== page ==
Written by John Lounsbury
An article four weeks ago by Steven Hansen and a resulting comment exchange on that article at Seeking Alpha brought me back to a focus that has recurred to me again and again: Why do so many Americans seem ill equiped to prosper in the 21st century?
There are many reasons for the current slack employment economy. Of course there is a massive debt deleveraging adjustment in the economy. This has inhibited a level of business investment and expansion that occurs in more normal times. And there has been great productivity improvement through automation so fewer people are producing more goods.
Shortage of Skilled Workers
But, even in this deflationary era we keep hearing anecdotal stories about job openings for skilled workers that go unfilled. Even if those stories only represent a small percentage of the numbers of unemployed, partially employed and want-to-be-employed-but-have-given-up-looking, every journey starts with a step. An excellent step on the journey to regaining a higher level of employment would be to increase employment by small percentage in highly skilled jobs.
Is There an Optimal Income Distribution?
These jobs are very attractive to developing a macroeconomic improvement:
- They are generally highly compensated, adding much more to the level of consumption compared to a minimum wage job.
- These higher paid jobs spend a much of the increased consumption on labor intensive services (such as medicine, retail shopping, restaurant dining, personal grooming and self improvement services, home improvment and residential construction, etc.) that create an employment multiplier effect much larger than the same income distributed among several burger flippers.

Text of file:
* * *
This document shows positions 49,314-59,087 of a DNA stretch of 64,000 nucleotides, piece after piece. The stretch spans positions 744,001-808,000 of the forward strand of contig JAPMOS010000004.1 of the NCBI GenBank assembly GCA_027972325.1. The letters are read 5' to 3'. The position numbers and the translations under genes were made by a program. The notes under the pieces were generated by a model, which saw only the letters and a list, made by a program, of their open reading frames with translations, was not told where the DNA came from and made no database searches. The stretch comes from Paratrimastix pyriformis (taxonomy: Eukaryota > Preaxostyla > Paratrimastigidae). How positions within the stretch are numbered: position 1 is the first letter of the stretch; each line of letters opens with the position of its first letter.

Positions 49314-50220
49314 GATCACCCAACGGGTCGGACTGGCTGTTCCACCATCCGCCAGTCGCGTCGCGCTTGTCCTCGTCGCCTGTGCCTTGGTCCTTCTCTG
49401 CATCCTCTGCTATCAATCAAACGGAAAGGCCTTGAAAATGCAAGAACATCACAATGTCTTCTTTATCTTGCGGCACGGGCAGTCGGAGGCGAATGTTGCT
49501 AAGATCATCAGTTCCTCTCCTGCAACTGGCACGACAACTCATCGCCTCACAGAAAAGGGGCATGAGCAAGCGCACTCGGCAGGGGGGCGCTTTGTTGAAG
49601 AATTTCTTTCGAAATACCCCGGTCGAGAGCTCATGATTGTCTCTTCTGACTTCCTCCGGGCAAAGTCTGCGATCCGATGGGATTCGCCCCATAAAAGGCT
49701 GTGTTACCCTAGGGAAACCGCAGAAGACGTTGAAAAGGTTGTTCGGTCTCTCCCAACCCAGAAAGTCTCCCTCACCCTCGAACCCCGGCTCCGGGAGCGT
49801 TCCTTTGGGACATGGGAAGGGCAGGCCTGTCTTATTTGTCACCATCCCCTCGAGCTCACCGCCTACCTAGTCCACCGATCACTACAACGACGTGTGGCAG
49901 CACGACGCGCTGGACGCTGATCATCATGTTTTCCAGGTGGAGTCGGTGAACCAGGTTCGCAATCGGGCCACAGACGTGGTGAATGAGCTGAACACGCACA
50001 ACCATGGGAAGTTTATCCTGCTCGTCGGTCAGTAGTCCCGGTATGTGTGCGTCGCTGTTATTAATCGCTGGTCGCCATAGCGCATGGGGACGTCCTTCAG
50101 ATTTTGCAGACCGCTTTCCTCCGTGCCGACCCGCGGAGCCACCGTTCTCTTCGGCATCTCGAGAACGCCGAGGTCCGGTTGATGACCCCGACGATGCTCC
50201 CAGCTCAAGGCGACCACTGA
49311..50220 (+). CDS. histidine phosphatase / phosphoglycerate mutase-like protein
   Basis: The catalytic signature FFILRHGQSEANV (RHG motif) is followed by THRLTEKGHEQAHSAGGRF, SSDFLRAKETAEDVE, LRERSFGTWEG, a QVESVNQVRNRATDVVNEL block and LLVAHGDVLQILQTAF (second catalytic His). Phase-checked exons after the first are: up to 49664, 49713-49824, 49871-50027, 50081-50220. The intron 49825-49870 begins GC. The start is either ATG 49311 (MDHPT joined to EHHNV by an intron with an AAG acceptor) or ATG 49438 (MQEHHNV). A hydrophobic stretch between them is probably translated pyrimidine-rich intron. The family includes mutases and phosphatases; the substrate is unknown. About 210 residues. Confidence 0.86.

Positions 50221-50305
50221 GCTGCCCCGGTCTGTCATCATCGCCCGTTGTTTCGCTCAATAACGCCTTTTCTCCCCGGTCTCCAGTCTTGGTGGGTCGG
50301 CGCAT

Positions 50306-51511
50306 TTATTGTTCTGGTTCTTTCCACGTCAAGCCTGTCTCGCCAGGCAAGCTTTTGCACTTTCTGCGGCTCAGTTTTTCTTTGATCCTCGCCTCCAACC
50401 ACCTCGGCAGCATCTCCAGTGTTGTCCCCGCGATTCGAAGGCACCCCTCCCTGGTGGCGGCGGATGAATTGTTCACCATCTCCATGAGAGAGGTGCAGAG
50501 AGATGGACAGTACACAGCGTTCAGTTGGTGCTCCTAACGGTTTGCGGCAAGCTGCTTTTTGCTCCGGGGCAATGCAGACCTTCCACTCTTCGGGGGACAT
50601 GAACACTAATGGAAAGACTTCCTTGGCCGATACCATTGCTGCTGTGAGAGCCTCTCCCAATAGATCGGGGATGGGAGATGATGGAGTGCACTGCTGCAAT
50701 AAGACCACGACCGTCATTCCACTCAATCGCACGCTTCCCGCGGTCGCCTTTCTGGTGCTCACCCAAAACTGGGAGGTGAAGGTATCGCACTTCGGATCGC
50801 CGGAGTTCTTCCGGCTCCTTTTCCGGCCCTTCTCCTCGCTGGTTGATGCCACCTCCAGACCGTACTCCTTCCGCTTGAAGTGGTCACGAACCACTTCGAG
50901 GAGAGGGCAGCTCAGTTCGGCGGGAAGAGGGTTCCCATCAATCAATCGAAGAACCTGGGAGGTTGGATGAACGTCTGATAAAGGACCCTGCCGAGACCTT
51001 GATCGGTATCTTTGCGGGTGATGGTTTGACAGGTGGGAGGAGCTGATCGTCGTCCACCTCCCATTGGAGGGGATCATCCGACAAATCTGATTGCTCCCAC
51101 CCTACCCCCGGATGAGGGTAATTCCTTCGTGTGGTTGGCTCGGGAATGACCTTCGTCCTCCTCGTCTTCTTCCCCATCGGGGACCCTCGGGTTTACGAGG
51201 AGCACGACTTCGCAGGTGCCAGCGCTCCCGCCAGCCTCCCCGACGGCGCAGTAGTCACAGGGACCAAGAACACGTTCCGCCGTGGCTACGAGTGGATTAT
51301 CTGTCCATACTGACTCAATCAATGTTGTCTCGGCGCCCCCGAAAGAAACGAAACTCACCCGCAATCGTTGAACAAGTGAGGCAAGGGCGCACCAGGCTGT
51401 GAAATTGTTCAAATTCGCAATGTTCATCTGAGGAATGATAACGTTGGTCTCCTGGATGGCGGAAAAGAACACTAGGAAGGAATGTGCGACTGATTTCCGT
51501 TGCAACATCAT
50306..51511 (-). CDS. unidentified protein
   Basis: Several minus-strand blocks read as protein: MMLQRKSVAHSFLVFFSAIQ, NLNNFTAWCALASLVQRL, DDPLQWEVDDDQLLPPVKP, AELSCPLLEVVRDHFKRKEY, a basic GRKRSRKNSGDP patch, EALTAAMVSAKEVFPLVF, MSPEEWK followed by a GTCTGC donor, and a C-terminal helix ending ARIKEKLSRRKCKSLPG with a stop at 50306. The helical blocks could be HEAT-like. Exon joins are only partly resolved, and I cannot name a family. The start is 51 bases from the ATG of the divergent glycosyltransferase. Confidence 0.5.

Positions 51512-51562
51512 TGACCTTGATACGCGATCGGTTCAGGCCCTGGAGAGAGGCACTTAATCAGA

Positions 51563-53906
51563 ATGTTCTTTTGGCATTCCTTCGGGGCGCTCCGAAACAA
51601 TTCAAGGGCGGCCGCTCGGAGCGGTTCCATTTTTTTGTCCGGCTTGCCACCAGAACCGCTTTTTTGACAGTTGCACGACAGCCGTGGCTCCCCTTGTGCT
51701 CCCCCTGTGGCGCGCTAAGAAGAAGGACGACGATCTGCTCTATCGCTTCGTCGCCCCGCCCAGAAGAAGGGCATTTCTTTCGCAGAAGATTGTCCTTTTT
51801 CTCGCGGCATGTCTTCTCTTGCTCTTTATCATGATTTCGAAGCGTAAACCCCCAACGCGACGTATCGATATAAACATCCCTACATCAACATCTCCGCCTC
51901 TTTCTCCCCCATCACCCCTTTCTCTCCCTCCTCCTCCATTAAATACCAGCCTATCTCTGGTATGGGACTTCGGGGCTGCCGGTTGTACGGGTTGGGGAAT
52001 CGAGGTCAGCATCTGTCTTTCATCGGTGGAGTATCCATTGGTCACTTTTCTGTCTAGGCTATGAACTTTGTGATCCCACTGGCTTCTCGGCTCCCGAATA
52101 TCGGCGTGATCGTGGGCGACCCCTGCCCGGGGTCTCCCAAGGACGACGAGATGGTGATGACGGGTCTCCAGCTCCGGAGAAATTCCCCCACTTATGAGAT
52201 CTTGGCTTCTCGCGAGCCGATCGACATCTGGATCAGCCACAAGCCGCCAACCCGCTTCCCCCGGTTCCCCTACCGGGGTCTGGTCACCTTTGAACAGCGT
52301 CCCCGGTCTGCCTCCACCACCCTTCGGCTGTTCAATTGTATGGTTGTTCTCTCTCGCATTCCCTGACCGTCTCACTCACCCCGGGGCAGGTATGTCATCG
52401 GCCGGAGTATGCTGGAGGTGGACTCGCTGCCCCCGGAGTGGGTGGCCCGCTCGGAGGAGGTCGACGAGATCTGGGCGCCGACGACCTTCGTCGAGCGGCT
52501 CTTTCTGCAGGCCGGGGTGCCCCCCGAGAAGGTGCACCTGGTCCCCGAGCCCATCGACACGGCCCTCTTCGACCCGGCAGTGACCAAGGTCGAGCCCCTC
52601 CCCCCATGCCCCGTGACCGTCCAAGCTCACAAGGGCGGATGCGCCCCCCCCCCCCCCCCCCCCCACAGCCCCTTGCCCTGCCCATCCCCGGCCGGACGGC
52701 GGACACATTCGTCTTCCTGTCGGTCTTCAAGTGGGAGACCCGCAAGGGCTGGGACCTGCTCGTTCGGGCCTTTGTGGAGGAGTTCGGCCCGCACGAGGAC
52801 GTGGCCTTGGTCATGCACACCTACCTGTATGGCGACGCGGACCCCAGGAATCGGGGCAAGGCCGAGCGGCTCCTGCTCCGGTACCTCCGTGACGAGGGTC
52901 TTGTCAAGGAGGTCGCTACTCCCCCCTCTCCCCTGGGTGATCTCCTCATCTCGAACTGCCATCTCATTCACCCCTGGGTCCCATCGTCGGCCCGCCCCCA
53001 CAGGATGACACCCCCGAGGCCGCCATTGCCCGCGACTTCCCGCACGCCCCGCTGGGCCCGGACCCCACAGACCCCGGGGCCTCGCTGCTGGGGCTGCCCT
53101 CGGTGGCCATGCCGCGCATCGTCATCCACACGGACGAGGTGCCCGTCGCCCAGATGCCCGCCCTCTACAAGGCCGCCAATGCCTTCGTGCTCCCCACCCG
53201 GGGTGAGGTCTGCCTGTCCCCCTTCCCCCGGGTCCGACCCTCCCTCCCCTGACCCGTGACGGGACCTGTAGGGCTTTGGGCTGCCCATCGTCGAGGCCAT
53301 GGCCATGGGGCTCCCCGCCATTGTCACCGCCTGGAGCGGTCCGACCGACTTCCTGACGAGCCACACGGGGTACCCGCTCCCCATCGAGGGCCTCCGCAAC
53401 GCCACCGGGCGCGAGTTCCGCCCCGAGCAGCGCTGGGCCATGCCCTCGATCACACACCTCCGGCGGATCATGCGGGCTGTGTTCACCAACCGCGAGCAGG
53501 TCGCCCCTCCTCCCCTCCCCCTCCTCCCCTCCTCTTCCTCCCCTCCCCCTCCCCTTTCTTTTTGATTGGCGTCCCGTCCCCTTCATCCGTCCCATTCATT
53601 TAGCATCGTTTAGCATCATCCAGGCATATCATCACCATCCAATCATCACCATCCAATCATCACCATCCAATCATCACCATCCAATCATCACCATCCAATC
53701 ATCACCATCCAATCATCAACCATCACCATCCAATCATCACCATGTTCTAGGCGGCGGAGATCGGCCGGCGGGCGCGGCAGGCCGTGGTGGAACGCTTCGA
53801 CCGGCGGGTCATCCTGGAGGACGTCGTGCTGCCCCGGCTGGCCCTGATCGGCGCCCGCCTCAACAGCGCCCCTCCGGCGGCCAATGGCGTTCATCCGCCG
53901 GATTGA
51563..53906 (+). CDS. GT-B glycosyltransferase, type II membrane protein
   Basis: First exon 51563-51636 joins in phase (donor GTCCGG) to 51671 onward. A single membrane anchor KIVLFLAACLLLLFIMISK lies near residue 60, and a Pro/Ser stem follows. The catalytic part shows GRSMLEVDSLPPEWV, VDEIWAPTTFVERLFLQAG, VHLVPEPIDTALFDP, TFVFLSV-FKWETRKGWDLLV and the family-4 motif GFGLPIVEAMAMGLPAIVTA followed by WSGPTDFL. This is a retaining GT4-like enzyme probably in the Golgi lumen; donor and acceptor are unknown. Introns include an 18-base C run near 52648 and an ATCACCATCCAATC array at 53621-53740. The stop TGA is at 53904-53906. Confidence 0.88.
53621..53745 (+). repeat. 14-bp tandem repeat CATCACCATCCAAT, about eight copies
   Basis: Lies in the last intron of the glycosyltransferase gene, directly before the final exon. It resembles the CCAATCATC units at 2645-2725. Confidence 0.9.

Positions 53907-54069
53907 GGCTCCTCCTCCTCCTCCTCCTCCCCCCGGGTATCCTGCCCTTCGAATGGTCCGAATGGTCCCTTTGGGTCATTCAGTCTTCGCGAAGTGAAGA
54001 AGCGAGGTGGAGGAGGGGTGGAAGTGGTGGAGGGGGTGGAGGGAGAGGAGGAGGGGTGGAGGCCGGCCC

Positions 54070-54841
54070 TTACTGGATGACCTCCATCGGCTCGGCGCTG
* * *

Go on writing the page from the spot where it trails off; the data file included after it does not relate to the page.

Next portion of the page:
I have been looking for a good study of the economic benefit derived across the personal income spectrum. I am biased to feel that a skilled worker earning $75,000 a year has a stronger economic impact than five minimum wage and part-time jobs earning $15,000 each. I have not seen a study that would justify my bias.
It is also likely that more of the $75,000 stays in circulation in the economy each year for five such workers than for an individual making five times that amount ($375,000). Again, I am revealing a personal bias - I'm still looking for good research on this.
Why is There a Shortage of Skilled Workers?
There are many reasons for this. Back in the middle of the last century many corporations hired young workers out of high school and college into what were essentially training positions such as machinist apprentice, filing clerk, mailroom aid, laboratory assistant or junior engineer. After one or two years these positions led to job titles of "assistant this or that" and a skilled worker career was started.
Also there was a much higher percentage of union jobs 50 years ago. Regardless of what you think of unions overall, in one respect they filled a roll that is nto filled today: Unions provided apprentice positions and training for skilled occupations. Some companies did the same but the unions carried the heavy load.
Companies also do some of that training today through internships. But (again my undocumented bias) this is not your grandfather's ubiquitous training of old; the unions were highly motivated to make that investment because they were "growing" their membership which supported their existence via dues.
Today I believe that on-the-job training is much less widespread. Yes, there are entry level positions for engineers, computer scientists and the like, but the day of less specialized education leading to skilled position apprenticeships seems to be gone.
Why is that? Several reasons come to mind: